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One huge mistake landlords make

Nov 24, 2011 Matt Roesly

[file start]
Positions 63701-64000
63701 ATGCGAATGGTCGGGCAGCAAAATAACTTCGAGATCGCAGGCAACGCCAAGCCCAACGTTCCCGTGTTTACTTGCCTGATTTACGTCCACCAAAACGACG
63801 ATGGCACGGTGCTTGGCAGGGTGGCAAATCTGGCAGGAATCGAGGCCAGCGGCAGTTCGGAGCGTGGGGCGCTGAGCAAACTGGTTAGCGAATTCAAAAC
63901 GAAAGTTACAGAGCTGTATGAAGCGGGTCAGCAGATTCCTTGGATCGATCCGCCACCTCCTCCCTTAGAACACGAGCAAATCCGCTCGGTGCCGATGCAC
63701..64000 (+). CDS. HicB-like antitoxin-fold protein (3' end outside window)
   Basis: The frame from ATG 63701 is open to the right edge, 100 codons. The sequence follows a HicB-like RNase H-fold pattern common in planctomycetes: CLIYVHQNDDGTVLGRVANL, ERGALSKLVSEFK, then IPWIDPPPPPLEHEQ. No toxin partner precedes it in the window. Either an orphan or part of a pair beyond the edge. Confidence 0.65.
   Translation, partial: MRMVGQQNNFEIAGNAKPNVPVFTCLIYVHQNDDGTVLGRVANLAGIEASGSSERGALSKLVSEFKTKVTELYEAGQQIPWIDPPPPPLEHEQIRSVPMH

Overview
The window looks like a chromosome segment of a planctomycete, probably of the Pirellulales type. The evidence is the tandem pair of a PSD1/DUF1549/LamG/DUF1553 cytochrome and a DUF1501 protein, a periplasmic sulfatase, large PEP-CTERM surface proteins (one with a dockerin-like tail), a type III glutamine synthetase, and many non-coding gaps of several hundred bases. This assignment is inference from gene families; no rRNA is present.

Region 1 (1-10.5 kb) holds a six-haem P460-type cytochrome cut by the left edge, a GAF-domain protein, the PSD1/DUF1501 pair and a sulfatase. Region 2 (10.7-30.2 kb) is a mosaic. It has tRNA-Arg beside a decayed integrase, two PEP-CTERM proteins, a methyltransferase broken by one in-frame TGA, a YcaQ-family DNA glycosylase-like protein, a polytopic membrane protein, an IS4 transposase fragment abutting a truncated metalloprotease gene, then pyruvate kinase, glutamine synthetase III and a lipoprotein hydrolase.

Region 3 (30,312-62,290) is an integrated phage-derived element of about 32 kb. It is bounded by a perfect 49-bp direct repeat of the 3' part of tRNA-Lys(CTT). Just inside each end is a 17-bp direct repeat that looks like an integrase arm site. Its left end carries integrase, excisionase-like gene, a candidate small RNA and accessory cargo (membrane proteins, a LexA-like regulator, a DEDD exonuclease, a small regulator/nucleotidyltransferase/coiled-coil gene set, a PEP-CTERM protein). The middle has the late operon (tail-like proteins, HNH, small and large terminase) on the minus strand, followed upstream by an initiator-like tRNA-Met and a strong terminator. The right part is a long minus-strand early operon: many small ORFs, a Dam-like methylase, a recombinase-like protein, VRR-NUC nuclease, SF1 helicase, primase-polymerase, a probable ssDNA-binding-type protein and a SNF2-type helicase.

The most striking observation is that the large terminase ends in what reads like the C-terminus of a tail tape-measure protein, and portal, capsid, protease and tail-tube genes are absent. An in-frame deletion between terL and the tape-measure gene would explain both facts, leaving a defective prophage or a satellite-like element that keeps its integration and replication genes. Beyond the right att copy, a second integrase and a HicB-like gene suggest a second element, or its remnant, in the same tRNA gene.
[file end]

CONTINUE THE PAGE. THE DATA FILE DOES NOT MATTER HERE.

The instability of the economy has decreased the prices of homes significantly. Since June 2006, the height of the housing market's peak, residential property values have dropped 30 percent in the top 20 city markets of the United States, according to Alex Barron, founder and president of the Housing Research Center. Given the circumstances, an increasing number of homeowners have become landlords providing units to a market currently preferring rentals over ownership, HeraldNet reports. To help landlords conduct their operations more efficiently, the Snohomish County Apartment Operators Association held lectures. Christopher Benis of Seattle, Washington-based Harmson, Benis & Spence, revealed the one big mistake often made by landlords today. Creating a save environment in an apartment complex is the responsibility of the landlord and begins with a detailed background screening process. While it is common practice for a landlord to perform a background check on the primary renter, Benis informs that many times additional friends and families of the renter move into the apartment unscreened. This is both unsafe and creates harm's a landlord's reputability. If background checks are performed consistently and it becomes standard practice, an increased trust builds between tenant and landlord.